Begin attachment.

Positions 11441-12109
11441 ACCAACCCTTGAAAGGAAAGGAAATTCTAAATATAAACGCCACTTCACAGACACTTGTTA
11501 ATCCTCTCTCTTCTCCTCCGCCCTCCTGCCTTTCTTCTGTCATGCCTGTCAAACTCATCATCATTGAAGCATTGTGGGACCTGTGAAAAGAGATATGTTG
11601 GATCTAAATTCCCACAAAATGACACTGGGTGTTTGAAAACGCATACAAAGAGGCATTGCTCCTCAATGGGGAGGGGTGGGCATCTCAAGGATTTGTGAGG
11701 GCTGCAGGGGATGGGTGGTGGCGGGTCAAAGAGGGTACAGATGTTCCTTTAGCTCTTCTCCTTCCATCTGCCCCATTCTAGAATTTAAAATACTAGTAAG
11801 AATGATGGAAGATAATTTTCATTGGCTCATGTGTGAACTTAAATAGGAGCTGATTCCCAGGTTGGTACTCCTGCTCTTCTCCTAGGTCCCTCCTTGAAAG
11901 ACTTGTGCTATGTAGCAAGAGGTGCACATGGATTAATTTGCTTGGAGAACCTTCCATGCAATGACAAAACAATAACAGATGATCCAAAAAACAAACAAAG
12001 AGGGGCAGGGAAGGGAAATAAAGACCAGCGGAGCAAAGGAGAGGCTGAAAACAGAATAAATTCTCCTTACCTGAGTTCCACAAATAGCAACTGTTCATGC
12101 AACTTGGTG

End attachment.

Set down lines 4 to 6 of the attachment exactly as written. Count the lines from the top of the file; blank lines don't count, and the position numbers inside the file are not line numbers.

11601 GATCTAAATTCCCACAAAATGACACTGGGTGTTTGAAAACGCATACAAAGAGGCATTGCTCCTCAATGGGGAGGGGTGGGCATCTCAAGGATTTGTGAGG
11701 GCTGCAGGGGATGGGTGGTGGCGGGTCAAAGAGGGTACAGATGTTCCTTTAGCTCTTCTCCTTCCATCTGCCCCATTCTAGAATTTAAAATACTAGTAAG
11801 AATGATGGAAGATAATTTTCATTGGCTCATGTGTGAACTTAAATAGGAGCTGATTCCCAGGTTGGTACTCCTGCTCTTCTCCTAGGTCCCTCCTTGAAAG